Emotions ran high, and the rhetoric was scaled up. It was a business forum but more than products and services, love and friendship were getting freely traded. At the recently concluded Indo-Pak Reverence Conference in Pune to promote peace through business, over 100 Pakistani business delegates chose to celebrate Id with a difference - in India, mingling with their counterparts on this side of the border.
Perhaps it takes a generation or more to get over the trauma of great human misery. Most of the delegates at the Indo-Pak Reverence Conference were born after partition; with very little of the old guard present, they were ever so eager to move forward towards prosperous business associations, and less interested in remembering the past. The usual demands - to open up the border and allow people-to-people contact between citizens of both countries - were expressed, albeit with a business lens rather than a social one. The earlier route to India by air - through Dubai - cost Rs.50,000 for a return flight, whereas the Lahore-Delhi return ticket costs only Rs.14,000, delegates pointed out. Such money saved in the two countries might become money spent in our own social and economic development, it was argued.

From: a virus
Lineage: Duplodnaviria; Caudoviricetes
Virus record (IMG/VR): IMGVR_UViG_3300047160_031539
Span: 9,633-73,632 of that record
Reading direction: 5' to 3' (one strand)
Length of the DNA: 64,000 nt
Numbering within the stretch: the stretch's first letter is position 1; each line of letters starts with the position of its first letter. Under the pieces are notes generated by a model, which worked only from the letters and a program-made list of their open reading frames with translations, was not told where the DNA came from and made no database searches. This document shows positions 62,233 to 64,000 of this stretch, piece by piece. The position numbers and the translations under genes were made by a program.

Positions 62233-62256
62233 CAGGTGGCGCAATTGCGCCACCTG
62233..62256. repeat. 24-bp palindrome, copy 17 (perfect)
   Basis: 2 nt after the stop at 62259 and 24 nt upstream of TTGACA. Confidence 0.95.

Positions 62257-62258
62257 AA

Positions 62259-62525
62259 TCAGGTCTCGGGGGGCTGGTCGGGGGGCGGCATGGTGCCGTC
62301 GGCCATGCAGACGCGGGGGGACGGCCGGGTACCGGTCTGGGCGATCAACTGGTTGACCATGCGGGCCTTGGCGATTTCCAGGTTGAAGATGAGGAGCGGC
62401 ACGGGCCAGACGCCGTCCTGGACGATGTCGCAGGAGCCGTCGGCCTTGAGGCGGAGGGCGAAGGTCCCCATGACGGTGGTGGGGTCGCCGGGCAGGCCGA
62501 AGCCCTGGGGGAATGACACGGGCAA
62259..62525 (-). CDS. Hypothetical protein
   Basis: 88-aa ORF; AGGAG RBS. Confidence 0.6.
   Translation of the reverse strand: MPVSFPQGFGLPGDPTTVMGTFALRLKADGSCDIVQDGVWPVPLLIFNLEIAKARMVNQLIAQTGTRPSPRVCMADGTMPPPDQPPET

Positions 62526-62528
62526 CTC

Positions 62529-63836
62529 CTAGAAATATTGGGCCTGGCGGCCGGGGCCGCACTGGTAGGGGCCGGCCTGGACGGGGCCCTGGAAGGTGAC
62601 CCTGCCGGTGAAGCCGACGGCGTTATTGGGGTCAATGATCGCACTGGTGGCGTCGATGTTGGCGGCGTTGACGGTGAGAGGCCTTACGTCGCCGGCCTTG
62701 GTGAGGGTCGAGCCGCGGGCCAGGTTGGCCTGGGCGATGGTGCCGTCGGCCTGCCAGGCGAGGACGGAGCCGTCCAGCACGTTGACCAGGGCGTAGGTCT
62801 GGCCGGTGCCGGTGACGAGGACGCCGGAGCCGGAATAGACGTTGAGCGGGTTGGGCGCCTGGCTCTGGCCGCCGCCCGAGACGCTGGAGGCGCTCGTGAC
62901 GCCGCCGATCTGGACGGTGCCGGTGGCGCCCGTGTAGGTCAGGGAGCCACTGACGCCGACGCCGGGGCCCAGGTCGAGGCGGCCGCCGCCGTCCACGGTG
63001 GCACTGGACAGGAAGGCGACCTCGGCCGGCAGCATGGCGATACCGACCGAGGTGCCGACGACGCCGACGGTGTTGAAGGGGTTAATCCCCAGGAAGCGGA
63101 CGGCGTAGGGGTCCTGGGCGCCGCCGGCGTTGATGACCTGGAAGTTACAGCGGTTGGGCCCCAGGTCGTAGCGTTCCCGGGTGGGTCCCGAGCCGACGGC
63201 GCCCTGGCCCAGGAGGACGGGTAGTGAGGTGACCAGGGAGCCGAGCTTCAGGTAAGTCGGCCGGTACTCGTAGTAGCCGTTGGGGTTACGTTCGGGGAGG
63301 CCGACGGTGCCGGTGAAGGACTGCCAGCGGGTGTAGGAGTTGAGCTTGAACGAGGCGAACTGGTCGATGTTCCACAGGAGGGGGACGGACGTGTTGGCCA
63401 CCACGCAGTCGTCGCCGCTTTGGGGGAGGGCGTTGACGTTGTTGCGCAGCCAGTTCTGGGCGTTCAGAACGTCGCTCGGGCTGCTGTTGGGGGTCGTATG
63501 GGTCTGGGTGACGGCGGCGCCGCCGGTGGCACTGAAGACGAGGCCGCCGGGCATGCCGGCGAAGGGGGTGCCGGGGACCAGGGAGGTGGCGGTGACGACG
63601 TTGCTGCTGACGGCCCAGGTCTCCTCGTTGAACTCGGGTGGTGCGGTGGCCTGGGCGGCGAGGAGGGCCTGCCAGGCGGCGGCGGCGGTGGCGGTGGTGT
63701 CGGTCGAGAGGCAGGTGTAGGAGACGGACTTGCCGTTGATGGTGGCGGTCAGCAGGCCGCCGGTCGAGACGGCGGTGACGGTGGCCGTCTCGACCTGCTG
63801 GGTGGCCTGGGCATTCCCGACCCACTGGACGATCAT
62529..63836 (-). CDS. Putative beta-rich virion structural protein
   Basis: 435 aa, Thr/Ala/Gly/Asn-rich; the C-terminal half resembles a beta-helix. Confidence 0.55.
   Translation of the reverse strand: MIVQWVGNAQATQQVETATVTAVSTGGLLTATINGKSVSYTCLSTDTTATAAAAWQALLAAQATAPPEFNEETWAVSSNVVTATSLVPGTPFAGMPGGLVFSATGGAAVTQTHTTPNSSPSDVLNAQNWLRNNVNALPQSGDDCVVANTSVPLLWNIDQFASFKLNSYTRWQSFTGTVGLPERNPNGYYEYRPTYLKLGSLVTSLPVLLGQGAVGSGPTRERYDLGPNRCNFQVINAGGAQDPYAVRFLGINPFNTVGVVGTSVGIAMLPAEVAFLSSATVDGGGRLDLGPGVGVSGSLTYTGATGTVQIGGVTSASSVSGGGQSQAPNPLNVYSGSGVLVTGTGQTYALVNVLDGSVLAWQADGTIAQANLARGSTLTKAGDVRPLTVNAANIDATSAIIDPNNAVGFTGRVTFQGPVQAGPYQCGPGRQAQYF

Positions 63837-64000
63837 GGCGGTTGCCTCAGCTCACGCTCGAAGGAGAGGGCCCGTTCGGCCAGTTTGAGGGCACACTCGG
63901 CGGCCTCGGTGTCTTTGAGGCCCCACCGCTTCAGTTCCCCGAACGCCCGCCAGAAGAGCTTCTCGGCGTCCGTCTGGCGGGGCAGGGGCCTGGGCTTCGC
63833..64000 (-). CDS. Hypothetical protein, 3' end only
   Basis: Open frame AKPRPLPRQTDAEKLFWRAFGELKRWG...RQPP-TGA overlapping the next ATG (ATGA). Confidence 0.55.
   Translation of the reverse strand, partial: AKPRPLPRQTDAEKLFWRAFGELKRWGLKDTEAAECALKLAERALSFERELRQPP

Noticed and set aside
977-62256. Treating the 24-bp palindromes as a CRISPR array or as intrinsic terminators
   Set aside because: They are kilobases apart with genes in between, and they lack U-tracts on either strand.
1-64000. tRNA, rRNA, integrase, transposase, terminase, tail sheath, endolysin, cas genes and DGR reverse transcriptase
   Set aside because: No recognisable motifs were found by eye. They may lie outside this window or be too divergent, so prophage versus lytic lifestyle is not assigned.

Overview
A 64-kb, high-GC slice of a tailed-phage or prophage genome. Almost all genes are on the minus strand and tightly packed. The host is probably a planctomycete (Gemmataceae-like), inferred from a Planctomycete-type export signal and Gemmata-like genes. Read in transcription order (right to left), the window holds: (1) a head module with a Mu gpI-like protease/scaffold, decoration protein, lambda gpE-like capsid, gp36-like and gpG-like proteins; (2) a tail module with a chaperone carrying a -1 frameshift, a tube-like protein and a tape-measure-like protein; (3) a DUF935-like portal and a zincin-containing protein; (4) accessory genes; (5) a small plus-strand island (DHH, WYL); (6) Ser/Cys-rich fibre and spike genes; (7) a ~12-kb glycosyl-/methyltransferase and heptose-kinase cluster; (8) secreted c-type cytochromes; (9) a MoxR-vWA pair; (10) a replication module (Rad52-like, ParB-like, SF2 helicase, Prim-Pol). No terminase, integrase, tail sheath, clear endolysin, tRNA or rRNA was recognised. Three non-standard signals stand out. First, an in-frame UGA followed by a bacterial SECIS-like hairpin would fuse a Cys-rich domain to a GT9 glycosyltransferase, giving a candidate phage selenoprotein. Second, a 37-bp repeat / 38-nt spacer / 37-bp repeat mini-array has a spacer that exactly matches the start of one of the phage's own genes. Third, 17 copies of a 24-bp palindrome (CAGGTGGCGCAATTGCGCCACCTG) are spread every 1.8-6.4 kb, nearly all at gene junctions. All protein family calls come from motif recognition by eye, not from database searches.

Some of the vigour among the delegates is the result of past economics and today's market forces. Pakistan lacks a significant manufacturing industry, and businessmen import a wide range of goods at very high costs, both for personal and business needs. In the automobile sector, for example, only a few brands - Suzuki, Toyota, Hyundai, Honda and two Chinese brands - are available to Pakistani car buyers, and that too at a premium to their prices in India. For example, Suzuki cars in Pakistan cost 30-50% more than their Maruti equivalents in India. All auto components are imported, and - as in the days of the License Raj here - there are restrictions on manufaturers of components that inhibit their growth to meet rising demand. Says Sarfaraz Dhanaji, a 49-year-old auto dealer from Karachi, "it would be much cheaper to import vehicles or components directly from India but these products continue to be on Pakistan's negative list of imports."
The Pakistani banking sector has some interesting features, notably the SME (small and medium enterprise) loans that its central bank requires all banks - nationalised, private as also foreign - to operate. Andleeb Ahmar, a banker from Lahore working in Pakistan's Union Bank, says "ours was the first bank to open an SME department, and through our 60 branches, we reach out to small business persons who did not have any bank credit facility earlier, and were dependent on moneylenders for working capital at 30 percent. Now we give them overdraft facility at 10-12 percent. We have structured various products: one for small suppliers of textile dyes which is mainly concentrated in Faisalabad; one for sugar distributors, another for paint dealers etc." Pakistani banks are on the lookout for joint ventures to exchange expertise and products.